A culture change is occurring in industry where it’s needed most. Industry represents the biggest consumer and therefore largest potential gain. It is a dual challenge, and a dual opportunity. The challenge is to invest in more efficient energy and environmentally conscious practices. The opportunity is to improve profitability and slow the effects of global warming. We have an insatiable thirst for electricity and the fossil fuels necessary to quench our thirst are being used up at rates we cannot afford. Two side effects concerning everybody are the diminished supply of non-renewable fuel sources and the effect that increased levels of CO2 have on global climate change. Diminished supply means continued higher energy costs while global climate change represents something much more expensive.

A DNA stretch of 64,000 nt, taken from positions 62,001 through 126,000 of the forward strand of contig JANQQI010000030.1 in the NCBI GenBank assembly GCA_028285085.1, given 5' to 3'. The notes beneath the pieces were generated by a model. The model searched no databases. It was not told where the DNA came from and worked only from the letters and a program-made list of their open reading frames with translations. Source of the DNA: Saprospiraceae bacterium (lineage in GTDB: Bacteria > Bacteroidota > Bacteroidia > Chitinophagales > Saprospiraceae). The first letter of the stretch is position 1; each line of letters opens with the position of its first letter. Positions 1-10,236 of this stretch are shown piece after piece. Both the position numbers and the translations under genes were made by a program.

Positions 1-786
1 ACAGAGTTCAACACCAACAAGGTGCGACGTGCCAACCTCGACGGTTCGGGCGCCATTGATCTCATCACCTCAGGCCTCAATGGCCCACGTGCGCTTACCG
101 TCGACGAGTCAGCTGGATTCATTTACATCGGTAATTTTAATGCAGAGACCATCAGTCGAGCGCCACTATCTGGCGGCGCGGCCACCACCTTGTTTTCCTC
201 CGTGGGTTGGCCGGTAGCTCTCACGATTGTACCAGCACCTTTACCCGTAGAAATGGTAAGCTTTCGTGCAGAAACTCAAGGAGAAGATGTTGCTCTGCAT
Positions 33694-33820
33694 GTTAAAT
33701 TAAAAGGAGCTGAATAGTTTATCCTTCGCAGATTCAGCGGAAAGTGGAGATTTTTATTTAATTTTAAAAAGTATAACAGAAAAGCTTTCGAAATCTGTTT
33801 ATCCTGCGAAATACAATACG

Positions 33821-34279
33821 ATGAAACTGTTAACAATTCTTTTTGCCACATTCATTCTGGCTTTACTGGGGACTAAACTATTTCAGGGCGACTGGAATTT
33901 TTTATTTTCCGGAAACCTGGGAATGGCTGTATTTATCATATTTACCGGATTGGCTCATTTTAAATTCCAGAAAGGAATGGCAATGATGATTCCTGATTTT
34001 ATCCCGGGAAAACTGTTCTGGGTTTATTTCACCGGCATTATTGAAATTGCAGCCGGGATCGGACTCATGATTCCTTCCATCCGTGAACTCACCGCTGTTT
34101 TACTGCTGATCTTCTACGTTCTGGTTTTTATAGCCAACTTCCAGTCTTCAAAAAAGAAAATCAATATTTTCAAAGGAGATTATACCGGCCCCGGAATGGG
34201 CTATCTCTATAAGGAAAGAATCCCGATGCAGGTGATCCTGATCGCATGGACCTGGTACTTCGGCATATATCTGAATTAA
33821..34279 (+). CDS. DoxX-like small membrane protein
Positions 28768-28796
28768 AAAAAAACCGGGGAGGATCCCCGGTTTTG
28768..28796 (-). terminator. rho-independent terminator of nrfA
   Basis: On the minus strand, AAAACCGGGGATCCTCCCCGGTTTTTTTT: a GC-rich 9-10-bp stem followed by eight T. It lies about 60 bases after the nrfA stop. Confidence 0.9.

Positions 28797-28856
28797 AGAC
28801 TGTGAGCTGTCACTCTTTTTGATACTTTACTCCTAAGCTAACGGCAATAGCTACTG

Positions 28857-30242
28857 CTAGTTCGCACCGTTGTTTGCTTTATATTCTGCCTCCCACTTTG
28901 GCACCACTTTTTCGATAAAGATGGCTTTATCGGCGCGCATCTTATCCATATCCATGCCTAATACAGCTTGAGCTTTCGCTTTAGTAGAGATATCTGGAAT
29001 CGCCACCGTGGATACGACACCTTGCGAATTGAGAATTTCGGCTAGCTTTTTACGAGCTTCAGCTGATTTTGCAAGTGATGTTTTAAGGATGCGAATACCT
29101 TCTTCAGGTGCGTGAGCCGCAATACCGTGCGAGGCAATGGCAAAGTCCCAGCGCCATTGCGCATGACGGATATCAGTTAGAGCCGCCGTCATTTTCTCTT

Not all companies are sitting idly by waiting for others to take action. Many have already begun programs that address energy efficiency and specifically target the compressed air system. U.S.-based AFG Glass is the second largest flat glass manufacturer in North America, and the largest supplier to the construction and specialty glass market. With its three divisions, it is a fully integrated supplier. One division is responsible for flat glass manufacturing, another for advanced energy efficient coatings and a third fabrication division that adds value to their finished product through tempering, laminating and insulating. In total, AFG has nine glass production operations, 34 fabrication/distribution centers, four sputter coating lines, five insulating plants and one laminating facility. They have more than 4800 employees working in their North American operations.